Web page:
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High Energy Physics

The recent announcement of the discovery of the Higgs Boson rocked the world. The Higgs Boson is the particle within the Standard Model of Particle Physics that gives mass to all other particles. While the discovery of the Higgs Boson does solve one problem of particle physics, there are many problems yet unsolved. Particle physics research at the University of Utah is investigating physics beyond the standard model. Researchers are using connections between theoretical particle physics, cosmology and astrophysics, solving strong interactions of quarks and gluons through numerical simulation, and working on various problems in the frontier of theoretical physics including particle theory, condensed matter theory and mathematical physics.

High Energy Theory Group

Gustavo Marques-Tavares

Gustavo's research area is theoretical particle physics, in particular in the theory and phenomenology of Physics beyond the standard model. He has a special interest in model with light new particles (lighter than the weak scale), and has been studying new signatures of such particles in astrophysical systems, such as Supernovae and Binary Neutron Star mergers, and in precision cosmology, such as in the Cosmic Microwave Background and in Large Scale Structure observables. Gustavo also worked extensively in the theory and phenomenology of new light bosonic degrees of freedom, such as the axion and light vector fields with feeble coupling to standard model particles.

Zhengkang Zhang

Zhengkang’s research focuses on theoretical aspects of particle phenomenology. He is particularly interested in effective field theories and their applications in beyond the Standard Model physics. He also seeks to advance theoretical physics using machine learning, and vice versa, by exploring connections between neural networks and field theories.

Yue Zhao

Yue's research interests are in new physics beyond the standard model. He has been working on several different methods in order to explore new physics. He is very interested in developing novel experimental ideas for new physics, including utilizing recent advances in precision measurement techniques. He is also interested in exploring the possibility of extending the purposes of existing experiments, such as LIGO and DUNE, to look for new physics. The new field of gravitational wave astronomy is particularly exciting to him, and studying new physics through gravitational wave will be one of his main focuses in the future.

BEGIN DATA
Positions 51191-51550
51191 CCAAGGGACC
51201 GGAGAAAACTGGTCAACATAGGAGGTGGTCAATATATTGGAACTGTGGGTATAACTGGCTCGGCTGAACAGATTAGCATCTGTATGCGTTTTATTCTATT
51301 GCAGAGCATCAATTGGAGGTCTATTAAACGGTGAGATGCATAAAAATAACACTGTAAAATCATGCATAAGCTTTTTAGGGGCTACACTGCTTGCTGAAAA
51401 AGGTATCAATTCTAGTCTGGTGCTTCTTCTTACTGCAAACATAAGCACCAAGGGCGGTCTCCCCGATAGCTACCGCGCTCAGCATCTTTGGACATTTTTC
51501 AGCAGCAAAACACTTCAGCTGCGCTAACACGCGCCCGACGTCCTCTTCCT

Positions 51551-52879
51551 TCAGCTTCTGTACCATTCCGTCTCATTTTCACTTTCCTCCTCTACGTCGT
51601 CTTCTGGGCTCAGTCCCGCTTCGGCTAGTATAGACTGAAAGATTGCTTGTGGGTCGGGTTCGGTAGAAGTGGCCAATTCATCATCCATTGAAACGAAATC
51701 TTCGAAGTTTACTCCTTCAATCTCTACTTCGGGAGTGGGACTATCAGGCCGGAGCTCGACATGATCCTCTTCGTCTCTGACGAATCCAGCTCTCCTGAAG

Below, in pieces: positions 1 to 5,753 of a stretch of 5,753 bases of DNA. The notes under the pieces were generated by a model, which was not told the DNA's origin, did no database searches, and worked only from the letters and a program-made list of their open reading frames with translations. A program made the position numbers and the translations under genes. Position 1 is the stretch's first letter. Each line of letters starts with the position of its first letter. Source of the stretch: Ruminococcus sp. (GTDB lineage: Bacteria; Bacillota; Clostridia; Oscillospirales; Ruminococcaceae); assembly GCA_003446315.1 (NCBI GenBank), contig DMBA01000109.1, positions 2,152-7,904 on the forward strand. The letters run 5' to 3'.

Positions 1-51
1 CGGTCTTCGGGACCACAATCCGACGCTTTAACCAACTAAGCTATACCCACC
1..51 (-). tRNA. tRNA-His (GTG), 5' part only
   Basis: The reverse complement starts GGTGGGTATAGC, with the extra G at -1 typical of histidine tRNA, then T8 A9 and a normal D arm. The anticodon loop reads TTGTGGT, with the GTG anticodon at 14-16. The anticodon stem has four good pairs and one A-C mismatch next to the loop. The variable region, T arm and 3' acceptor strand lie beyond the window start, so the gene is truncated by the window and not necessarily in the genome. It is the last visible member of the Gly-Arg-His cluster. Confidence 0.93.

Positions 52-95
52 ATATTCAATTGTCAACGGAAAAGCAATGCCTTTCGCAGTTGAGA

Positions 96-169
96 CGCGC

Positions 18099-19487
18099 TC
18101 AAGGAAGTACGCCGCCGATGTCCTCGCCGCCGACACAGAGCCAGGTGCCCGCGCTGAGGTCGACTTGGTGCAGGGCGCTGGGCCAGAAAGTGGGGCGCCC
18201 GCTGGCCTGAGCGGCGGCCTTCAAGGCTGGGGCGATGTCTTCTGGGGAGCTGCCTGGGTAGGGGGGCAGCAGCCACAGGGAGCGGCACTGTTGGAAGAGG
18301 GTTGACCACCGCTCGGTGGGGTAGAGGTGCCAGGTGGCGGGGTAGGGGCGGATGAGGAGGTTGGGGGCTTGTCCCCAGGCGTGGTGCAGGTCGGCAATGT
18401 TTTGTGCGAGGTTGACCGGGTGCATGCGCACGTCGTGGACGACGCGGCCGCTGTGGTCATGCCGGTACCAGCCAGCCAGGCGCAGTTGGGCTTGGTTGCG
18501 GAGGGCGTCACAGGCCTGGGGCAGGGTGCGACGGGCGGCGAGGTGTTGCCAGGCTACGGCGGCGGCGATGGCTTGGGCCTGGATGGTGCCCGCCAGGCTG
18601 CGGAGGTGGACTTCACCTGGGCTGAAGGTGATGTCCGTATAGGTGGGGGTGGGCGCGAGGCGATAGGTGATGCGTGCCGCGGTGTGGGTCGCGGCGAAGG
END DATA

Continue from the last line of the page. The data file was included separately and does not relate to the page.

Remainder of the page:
High energy phenomenology with a focus on new physics beyond the standard model (SM)

Research Website
Astronomy at the U

Pearl Sandick

Pearl is a theoretical particle physicist focusing on topics at the interface of particle physics and cosmology. She and her group investigate astrophysical phenomena such as the gamma-ray signature of dark matter annihilations in our Galaxy, or possible effects of dark matter on the first stars to form in the universe. She also studies the phenomenology of models of particle physics beyond the Standard Model, for example, Supersymmetric extensions of the Standard Model, the particle dark matter candidates they contain, and how to discover the new physics at colliders and/or through identifying properties of dark matter particles.

Research Website
Astronomy at the U

Paolo Gondolo

Paolo's research focuses on the nature of dark matter, dark energy, relativistic astrophysics, and high energy physics

Carleton DeTar

Carleton conducts research in high energy theoretical physics. Most of my work involves the solution of the strong interactions of quarks and gluons through numerical simulation on high performance computers. Results of the numerical simulations are compared with results of experiment. They guide our search for new forms of matter, contribute our understanding of the early universe, and may provide clues about still more fundamental physics.

MIMD Lattice Computation (MILC)

Research Experiences for Undergrads

The Department of Physics & Astronomy at the University of Utah offers a research experience program in physics and astronomy that allows undergraduate students to work closely with a faculty mentor and their research group on an individual project.

All interested students are invited to apply for this 10-week summer program.

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